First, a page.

The result is an economy in which the needs of the military are interwoven with the needs of corporations to create a seamless whole. The USA is a military state, one that “accounts for about 43 percent of global military spending” according to Lawrence Wittner of International Physicians for the Prevention of Nuclear War.
The needs of the domestic population, from healthcare to education, must be subordinate to military-industrial needs. The American people are free to say whatever they like, but if a rational course of action – cutting the Pentagon budget – means that jobs disappear, then anyone proposing this will find their audience less than receptive. Military-industrial demands can be wrapped up in the flag or presented as entrepreneurial dynamism but in the end so many people are employed by this system that they have a vested interest in its continuation.
And this leaves Americans with a democracy that is so diminished they cannot consider basic moral considerations. As Phil Ochs sang “the labor leader’s screamin’ when they close the missile plants”.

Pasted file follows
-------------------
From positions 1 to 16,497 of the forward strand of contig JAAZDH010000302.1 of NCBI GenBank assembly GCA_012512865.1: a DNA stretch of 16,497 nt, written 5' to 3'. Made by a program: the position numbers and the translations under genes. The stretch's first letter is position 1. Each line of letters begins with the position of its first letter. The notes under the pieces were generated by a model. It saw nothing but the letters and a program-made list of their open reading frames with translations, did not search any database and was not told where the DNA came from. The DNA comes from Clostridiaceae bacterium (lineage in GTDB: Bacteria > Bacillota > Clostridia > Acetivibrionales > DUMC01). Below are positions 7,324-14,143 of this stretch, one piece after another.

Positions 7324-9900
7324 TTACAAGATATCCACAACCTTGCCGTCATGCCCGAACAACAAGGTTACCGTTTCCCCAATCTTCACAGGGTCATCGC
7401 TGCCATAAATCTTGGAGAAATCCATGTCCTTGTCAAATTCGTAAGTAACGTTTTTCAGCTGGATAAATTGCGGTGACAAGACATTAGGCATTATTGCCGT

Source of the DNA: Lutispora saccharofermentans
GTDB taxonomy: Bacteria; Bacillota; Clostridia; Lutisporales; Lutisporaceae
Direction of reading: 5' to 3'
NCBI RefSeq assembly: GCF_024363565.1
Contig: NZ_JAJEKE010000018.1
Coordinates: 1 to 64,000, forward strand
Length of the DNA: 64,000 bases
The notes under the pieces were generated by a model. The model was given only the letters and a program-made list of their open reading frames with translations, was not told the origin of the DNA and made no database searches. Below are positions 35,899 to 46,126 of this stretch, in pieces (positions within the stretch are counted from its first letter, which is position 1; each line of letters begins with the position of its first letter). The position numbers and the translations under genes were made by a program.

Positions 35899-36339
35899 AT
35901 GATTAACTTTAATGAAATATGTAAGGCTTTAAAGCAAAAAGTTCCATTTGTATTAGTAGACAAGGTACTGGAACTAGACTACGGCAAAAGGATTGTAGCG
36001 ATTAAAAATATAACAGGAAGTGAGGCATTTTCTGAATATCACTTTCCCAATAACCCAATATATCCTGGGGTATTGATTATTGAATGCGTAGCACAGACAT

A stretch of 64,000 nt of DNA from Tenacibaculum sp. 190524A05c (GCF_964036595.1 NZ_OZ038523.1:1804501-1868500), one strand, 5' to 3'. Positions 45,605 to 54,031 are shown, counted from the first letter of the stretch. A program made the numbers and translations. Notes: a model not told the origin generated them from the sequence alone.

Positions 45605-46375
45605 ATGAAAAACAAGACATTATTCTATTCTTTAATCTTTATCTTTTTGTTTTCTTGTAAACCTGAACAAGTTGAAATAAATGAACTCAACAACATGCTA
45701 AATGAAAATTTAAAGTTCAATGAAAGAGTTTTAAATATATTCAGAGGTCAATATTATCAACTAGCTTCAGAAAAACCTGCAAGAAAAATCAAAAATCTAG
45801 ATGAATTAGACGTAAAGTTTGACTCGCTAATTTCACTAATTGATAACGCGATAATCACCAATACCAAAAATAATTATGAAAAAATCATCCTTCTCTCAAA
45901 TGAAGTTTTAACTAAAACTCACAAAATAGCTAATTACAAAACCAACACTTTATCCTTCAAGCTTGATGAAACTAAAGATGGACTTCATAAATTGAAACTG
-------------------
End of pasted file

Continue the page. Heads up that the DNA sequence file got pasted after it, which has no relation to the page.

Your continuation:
Towards the end of the First World War, the satirist Randolph Bourne wrote: “War is the health of the State. It automatically sets in motion throughout society those irresistible forces for uniformity, for passionate cooperation with the Government in coercing into obedience the minority groups and individuals which lack the larger herd sense. The machinery of government sets and enforces the drastic penalties. The minorities are either intimidated into silence, or brought slowly around by subtle process of persuasion which may seem to them really to be converting them. Of course, the ideal of perfect loyalty, perfect uniformity is never really attained. The classes upon whom the amateur work of coercion falls are unwearied in their zeal, but often their agitation, instead of converting merely serves to stiffen their resistance. Minorities are rendered sullen, and some intellectual opinion bitter and satirical.”